As communities across the United States struggle to manage a wave of COVID-19 infections, a multidisciplinary team of researchers argue that the pandemic has revealed the ways in which engineered structures and services have contributed to society’s challenges. They subsequently insist that the built environment — including both engineered structures and services — cannot be ignored when developing long-term pandemic mitigation.
In an article recently published in The Journal of Critical Infrastructure Policy, a team led by David Mendonca, a professor of industrial and systems engineering at Rensselaer Polytechnic Institute, implores engineers and social scientists to re-examine the models, data collection methods, and assumptions that their research is currently built upon.
The researchers lay out several case studies that demonstrate how engineered structures and services in jails, nursing homes, and within the food supply chain have, in many ways, accelerated the spread of COVID-19 and related difficulties.
For instance, the authors highlight the high rate of COVID-19 infections within densely populated facilities, such as prisons and nursing homes, engineered to house people as efficiently as possible. This type of design leaves certain populations at greater health risk.
“The COVID-19 crisis suggests that engineering ought to have a prominent voice in this discussion,” the authors wrote. “After all, the work of engineers is fundamentally concerned with the organization of space and time in order to serve people — and it is precisely this organization which strongly determines the spread of pandemics.”
In another case study, the authors highlight the reality that even as the need for food assistance sharply increased, the supply chain struggled to deliver because restaurants that the system relied on had closed or significantly reduced demand. In this example, Mendonca said, highly centralized systems aimed solely at efficiency and cost reduction couldn’t pivot to meet a changing need.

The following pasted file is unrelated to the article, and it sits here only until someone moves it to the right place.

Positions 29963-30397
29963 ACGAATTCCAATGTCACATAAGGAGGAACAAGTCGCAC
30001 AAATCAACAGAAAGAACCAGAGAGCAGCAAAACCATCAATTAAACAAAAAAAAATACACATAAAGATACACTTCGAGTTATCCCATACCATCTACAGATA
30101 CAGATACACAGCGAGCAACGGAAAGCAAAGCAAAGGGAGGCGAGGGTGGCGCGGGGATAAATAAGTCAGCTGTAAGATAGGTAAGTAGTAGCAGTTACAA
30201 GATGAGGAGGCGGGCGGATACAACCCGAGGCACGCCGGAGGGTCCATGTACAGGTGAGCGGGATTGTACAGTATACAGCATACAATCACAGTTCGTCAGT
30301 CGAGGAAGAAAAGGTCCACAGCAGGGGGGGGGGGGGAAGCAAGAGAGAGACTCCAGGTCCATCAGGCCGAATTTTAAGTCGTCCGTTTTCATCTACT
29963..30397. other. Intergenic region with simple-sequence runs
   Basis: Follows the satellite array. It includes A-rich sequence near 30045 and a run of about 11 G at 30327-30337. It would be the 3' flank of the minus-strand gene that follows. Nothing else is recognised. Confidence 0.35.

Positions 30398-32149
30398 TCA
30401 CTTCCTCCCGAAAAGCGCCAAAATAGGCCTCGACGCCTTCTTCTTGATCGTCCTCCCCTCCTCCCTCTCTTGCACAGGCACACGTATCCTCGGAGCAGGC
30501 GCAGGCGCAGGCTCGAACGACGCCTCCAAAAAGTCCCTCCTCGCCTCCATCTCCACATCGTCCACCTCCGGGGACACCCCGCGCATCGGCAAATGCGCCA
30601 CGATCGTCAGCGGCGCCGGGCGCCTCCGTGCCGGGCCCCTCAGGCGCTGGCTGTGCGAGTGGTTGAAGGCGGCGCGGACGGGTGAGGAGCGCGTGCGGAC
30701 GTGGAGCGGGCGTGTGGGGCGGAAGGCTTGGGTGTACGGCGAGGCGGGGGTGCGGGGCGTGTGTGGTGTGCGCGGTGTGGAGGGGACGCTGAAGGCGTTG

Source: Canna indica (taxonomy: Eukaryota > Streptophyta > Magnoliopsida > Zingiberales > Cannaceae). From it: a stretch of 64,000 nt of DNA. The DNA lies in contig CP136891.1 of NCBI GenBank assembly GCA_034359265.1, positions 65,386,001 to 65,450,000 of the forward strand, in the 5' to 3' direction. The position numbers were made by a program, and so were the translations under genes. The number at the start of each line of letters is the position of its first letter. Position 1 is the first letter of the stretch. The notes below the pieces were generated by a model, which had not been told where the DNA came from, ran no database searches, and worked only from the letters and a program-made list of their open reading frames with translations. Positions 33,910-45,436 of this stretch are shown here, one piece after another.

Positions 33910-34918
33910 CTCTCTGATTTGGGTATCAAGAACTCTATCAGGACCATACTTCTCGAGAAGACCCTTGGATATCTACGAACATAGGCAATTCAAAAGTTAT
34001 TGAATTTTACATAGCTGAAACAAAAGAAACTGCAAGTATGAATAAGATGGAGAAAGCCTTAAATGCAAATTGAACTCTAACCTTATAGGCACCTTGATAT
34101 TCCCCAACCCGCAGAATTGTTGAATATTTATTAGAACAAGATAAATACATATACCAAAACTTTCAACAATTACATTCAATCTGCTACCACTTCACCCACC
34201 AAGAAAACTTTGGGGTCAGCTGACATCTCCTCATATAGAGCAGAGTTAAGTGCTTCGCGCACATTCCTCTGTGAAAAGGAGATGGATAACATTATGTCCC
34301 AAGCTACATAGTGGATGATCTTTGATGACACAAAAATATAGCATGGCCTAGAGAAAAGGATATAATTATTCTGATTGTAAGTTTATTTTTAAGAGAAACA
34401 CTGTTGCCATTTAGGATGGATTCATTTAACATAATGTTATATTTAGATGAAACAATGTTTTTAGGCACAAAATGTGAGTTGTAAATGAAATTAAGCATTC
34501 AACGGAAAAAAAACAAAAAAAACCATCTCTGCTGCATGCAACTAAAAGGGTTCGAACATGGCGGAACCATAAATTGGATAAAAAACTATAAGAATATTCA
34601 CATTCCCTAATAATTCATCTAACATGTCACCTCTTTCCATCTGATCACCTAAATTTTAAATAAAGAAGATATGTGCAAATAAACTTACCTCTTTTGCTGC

“We designed the supply chain, then we refined the design, which means we identified and eliminated inefficiencies, and we ended up with systems that are brittle,” Mendonca said. “So, you get a catastrophic event, and you get catastrophic failure.”
The researchers also explore how the adaptation that the pandemic forced upon society calls into question traditional definitions of criticality. For instance, Mendonca said, office buildings and schools that were built specifically for work and education have become — at times — insignificant, as the critical functions they were designed for have been shifted to people’s private homes. That change, the researchers argue, requires the definition of “critical” to evolve.
“We have to look at criticality much more broadly and say: What does society need in order to function? That’s a much different question than: What does business need in order to function?” Mendonca said.
This work is supported by a National Science Foundation grant aimed at studying the ways in which the built environment mitigates or exacerbates the pandemic. Through case study data, the researchers will continue to examine those realities in relation to pandemic joint hazards. The goal is to help inform future research on the design and operation of the built environment.
This research effort is extremely collaborative in nature, bringing together experts in industrial engineering, civil engineering, and public policy. It draws together the expertise of Ann-Margaret Esnard, a professor of public management and policy and an associate dean for research and strategic initiatives at Georgia State University; Tracy Kijewski-Correa, a member of the project team who is also an associate professor jointly appointed in the Keough School of Global Affairs and the College of Engineering at the University of Notre Dame; and Julio Ramirez, the Karl H. Kettelhut Professor in Civil Engineering at Purdue University, and the director of the NHERI Network Coordination Office Center.